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Hoffmann, R. A wiki for the life sciences where authorship matters. Nature Genetics (2008)

Which is mightier, the tuning fork or the bone oscillator?

INTRODUCTION: It is important to differentiate cochlear implant candidates with profound sensorineural hearing loss from those with profound mixed hearing loss. The latter include patients with far advanced otosclerosis and chronic otitis media who may be better treated with ossiculoplasty and conventional amplification than with cochlear implantation. Otologists have observed that a dentally placed tuning fork can be heard by some patients whose sensorineural thresholds are beyond the limits of a bone oscillator placed on the mastoid. We hypothesized that tuning forks may be able to deliver a strongerintensity bone-conducted signal than a conventional mastoid-placed oscillator. OBJECTIVE: To measure the maximum bone-conduction signal intensities of a mastoid-placed bone oscillator and tuning forks placed on the forehead, mastoid, and teeth. METHOD: The maximum signal intensity of a mastoid-placed bone oscillator and tuning forks at various locations (mastoid, forehead, teeth) was measured using behavioural masking level differences at three frequencies (250, 500, and 1000 Hz). RESULTS: The peak intensity of a dental bone-conducted tuning fork signal is greater than that delivered by a mastoid-placed bone oscillator (at least 20.5 dB HL at 250 Hz, 16.5 dB HL at 500 Hz, and 8.5 dB HL at 1000 Hz; p <.001) at all three frequencies tested. At some frequencies, the bone oscillator's maximum perceived level is greater than the peak perceived level of the tuning fork when placed on the forehead or mastoid. CONCLUSIONS: In addition to pure-tone audiometry, all patients being considered for cochlear implantation should be evaluated with maximally vibrating tuning forks applied to the teeth. If the signal is audible, other surgical procedures may need to be considered before proceeding with cochlear implantation.[1]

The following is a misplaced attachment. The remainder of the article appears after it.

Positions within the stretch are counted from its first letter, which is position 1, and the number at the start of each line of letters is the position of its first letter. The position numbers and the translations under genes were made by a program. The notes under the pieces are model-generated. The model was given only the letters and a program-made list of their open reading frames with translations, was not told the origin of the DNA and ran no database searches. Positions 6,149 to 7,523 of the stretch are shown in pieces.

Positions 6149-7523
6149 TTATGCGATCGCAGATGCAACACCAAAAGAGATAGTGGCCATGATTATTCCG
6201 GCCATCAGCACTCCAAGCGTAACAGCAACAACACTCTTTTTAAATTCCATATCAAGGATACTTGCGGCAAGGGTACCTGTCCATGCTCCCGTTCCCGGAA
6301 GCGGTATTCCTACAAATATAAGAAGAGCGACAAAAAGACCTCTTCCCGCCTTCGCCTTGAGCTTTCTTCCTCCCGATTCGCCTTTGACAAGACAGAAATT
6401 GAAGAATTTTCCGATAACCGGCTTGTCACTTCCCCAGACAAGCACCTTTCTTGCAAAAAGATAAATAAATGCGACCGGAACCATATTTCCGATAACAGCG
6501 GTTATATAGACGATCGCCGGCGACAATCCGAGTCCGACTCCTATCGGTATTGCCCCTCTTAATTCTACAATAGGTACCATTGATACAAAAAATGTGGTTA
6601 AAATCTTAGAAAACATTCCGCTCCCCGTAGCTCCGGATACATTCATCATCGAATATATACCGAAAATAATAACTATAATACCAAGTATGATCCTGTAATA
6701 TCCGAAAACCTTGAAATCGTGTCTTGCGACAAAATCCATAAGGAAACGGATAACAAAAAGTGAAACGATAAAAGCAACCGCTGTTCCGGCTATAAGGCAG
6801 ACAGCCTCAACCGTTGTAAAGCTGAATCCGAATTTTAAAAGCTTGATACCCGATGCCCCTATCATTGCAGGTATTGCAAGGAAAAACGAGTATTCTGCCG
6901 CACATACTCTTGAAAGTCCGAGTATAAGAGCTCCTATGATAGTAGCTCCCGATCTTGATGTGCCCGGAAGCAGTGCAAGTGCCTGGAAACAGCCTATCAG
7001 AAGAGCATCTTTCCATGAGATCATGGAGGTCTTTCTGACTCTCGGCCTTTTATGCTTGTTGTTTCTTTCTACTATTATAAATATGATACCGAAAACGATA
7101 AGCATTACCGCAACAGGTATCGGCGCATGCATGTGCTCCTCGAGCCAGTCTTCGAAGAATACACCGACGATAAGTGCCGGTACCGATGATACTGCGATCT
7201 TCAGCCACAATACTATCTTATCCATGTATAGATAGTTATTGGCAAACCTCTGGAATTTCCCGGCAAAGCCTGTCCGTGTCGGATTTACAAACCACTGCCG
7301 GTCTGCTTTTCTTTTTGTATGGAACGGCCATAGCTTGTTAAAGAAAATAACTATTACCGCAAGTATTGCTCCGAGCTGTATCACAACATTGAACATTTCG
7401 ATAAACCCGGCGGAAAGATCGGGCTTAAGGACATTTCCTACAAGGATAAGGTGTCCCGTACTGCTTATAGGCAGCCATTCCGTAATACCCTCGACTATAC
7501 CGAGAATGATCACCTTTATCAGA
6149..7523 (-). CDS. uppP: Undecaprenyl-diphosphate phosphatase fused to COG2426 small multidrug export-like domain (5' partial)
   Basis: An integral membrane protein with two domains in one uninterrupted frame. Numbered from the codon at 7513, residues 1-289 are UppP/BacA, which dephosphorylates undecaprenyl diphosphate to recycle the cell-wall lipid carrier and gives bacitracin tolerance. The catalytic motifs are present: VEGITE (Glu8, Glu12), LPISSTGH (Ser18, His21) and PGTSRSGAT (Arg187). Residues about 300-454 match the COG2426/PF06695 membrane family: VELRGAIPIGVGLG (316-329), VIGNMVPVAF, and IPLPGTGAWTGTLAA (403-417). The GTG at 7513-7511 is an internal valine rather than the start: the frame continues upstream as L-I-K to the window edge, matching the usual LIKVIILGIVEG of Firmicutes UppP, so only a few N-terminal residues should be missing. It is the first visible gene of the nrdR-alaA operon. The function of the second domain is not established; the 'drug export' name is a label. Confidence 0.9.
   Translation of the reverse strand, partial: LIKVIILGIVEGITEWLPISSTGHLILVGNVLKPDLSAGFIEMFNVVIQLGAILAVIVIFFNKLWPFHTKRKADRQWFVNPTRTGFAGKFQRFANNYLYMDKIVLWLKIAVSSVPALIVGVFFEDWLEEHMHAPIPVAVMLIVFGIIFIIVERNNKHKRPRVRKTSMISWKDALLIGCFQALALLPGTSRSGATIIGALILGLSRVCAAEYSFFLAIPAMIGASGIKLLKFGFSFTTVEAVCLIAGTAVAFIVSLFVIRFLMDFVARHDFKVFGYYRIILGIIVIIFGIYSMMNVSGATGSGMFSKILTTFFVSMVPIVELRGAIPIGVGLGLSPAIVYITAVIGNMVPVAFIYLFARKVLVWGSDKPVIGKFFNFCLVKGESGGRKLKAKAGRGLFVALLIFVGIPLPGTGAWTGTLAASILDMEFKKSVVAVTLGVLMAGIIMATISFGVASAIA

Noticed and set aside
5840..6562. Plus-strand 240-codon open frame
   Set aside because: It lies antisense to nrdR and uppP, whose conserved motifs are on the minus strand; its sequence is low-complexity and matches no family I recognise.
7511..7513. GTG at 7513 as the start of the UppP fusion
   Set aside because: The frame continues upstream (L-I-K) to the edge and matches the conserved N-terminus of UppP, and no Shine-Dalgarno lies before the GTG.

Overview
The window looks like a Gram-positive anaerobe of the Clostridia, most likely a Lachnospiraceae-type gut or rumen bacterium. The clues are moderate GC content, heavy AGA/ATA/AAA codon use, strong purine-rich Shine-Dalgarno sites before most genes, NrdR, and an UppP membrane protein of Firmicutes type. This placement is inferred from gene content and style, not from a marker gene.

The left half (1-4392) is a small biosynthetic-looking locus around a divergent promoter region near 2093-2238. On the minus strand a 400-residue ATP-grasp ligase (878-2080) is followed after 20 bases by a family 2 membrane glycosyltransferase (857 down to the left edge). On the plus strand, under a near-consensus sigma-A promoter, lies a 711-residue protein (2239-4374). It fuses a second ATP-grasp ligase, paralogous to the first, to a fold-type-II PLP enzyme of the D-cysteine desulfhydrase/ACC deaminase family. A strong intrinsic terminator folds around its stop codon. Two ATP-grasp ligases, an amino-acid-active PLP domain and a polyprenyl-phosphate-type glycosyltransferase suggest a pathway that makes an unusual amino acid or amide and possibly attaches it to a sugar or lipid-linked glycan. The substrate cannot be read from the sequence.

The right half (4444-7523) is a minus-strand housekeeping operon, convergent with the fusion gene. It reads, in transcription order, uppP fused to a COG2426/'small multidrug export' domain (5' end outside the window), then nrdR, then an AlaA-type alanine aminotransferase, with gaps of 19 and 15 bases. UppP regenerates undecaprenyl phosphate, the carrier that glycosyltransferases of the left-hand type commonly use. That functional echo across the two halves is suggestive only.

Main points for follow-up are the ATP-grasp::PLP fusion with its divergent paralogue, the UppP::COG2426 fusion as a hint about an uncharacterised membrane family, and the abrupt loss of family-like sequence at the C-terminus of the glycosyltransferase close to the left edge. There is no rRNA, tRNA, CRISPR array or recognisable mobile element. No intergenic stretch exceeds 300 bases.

1. Which is mightier, the tuning fork or the bone oscillator? Behn, A., Laszlo, C.A., Black, D., Bryce, G.E. The Journal of otolaryngology. (2005) [Pubmed]
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